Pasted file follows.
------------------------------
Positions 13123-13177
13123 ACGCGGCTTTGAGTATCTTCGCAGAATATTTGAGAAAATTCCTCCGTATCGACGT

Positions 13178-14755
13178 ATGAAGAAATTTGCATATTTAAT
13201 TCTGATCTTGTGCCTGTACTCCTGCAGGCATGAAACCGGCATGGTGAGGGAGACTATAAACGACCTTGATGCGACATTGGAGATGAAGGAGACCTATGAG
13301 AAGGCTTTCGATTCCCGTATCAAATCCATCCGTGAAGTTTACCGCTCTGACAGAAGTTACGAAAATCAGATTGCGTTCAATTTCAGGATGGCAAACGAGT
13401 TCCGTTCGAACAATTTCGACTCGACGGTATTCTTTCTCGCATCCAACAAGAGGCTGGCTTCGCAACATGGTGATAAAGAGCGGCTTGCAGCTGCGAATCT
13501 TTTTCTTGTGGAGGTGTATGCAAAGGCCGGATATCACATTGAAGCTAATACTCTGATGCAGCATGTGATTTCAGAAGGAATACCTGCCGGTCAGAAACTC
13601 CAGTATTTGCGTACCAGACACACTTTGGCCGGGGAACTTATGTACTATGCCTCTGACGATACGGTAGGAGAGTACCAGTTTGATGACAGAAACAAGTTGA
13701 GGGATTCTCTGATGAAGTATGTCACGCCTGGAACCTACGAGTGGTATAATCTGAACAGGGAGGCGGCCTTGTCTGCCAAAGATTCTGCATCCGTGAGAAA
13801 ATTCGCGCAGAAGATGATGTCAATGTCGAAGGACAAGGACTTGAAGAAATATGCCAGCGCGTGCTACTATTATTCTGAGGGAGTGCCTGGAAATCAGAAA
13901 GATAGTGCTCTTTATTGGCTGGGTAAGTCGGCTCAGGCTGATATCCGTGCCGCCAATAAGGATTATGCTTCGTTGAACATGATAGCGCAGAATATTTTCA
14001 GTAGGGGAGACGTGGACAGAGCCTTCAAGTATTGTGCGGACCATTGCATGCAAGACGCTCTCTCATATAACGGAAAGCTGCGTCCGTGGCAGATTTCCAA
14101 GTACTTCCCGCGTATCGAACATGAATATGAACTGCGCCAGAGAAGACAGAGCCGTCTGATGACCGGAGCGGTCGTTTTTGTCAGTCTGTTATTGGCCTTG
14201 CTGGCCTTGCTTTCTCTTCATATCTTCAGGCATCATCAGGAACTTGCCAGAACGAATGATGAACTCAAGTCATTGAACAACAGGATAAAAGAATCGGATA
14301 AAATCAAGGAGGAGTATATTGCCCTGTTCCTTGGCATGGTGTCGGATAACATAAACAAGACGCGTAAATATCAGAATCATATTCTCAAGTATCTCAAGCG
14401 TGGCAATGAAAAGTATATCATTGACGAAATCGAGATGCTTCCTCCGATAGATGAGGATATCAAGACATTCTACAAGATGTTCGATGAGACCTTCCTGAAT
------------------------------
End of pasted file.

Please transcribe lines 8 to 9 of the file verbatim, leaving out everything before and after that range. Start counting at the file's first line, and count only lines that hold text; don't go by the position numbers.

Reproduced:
13501 TTTTCTTGTGGAGGTGTATGCAAAGGCCGGATATCACATTGAAGCTAATACTCTGATGCAGCATGTGATTTCAGAAGGAATACCTGCCGGTCAGAAACTC
13601 CAGTATTTGCGTACCAGACACACTTTGGCCGGGGAACTTATGTACTATGCCTCTGACGATACGGTAGGAGAGTACCAGTTTGATGACAGAAACAAGTTGA